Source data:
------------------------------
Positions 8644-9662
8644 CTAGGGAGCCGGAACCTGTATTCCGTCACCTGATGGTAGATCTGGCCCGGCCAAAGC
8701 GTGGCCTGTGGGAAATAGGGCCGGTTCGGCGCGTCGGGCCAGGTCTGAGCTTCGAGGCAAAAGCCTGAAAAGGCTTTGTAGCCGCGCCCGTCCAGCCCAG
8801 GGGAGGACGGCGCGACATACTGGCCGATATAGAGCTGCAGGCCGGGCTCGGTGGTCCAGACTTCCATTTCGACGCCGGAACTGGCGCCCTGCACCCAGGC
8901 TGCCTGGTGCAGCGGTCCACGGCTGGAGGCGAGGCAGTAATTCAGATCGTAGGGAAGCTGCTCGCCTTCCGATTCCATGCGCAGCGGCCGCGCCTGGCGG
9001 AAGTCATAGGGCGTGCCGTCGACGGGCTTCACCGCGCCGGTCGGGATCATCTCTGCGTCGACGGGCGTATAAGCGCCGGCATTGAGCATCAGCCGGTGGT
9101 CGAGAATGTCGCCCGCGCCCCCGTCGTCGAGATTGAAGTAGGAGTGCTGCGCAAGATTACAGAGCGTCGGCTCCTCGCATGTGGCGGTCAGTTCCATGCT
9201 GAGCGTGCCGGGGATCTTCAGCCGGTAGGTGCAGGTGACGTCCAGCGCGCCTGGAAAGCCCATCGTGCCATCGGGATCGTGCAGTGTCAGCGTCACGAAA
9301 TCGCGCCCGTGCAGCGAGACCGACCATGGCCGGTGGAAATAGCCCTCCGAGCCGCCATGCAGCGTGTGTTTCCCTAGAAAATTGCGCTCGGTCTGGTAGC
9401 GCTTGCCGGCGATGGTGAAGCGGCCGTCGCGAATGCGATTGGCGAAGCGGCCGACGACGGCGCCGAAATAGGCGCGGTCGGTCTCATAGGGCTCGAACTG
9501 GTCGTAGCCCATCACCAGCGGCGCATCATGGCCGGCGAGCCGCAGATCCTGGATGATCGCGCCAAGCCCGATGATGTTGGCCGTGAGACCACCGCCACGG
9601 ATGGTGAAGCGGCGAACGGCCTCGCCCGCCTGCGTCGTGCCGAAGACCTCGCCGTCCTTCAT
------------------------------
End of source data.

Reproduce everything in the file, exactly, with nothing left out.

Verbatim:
Positions 8644-9662
8644 CTAGGGAGCCGGAACCTGTATTCCGTCACCTGATGGTAGATCTGGCCCGGCCAAAGC
8701 GTGGCCTGTGGGAAATAGGGCCGGTTCGGCGCGTCGGGCCAGGTCTGAGCTTCGAGGCAAAAGCCTGAAAAGGCTTTGTAGCCGCGCCCGTCCAGCCCAG
8801 GGGAGGACGGCGCGACATACTGGCCGATATAGAGCTGCAGGCCGGGCTCGGTGGTCCAGACTTCCATTTCGACGCCGGAACTGGCGCCCTGCACCCAGGC
8901 TGCCTGGTGCAGCGGTCCACGGCTGGAGGCGAGGCAGTAATTCAGATCGTAGGGAAGCTGCTCGCCTTCCGATTCCATGCGCAGCGGCCGCGCCTGGCGG
9001 AAGTCATAGGGCGTGCCGTCGACGGGCTTCACCGCGCCGGTCGGGATCATCTCTGCGTCGACGGGCGTATAAGCGCCGGCATTGAGCATCAGCCGGTGGT
9101 CGAGAATGTCGCCCGCGCCCCCGTCGTCGAGATTGAAGTAGGAGTGCTGCGCAAGATTACAGAGCGTCGGCTCCTCGCATGTGGCGGTCAGTTCCATGCT
9201 GAGCGTGCCGGGGATCTTCAGCCGGTAGGTGCAGGTGACGTCCAGCGCGCCTGGAAAGCCCATCGTGCCATCGGGATCGTGCAGTGTCAGCGTCACGAAA
9301 TCGCGCCCGTGCAGCGAGACCGACCATGGCCGGTGGAAATAGCCCTCCGAGCCGCCATGCAGCGTGTGTTTCCCTAGAAAATTGCGCTCGGTCTGGTAGC
9401 GCTTGCCGGCGATGGTGAAGCGGCCGTCGCGAATGCGATTGGCGAAGCGGCCGACGACGGCGCCGAAATAGGCGCGGTCGGTCTCATAGGGCTCGAACTG
9501 GTCGTAGCCCATCACCAGCGGCGCATCATGGCCGGCGAGCCGCAGATCCTGGATGATCGCGCCAAGCCCGATGATGTTGGCCGTGAGACCACCGCCACGG
9601 ATGGTGAAGCGGCGAACGGCCTCGCCCGCCTGCGTCGTGCCGAAGACCTCGCCGTCCTTCAT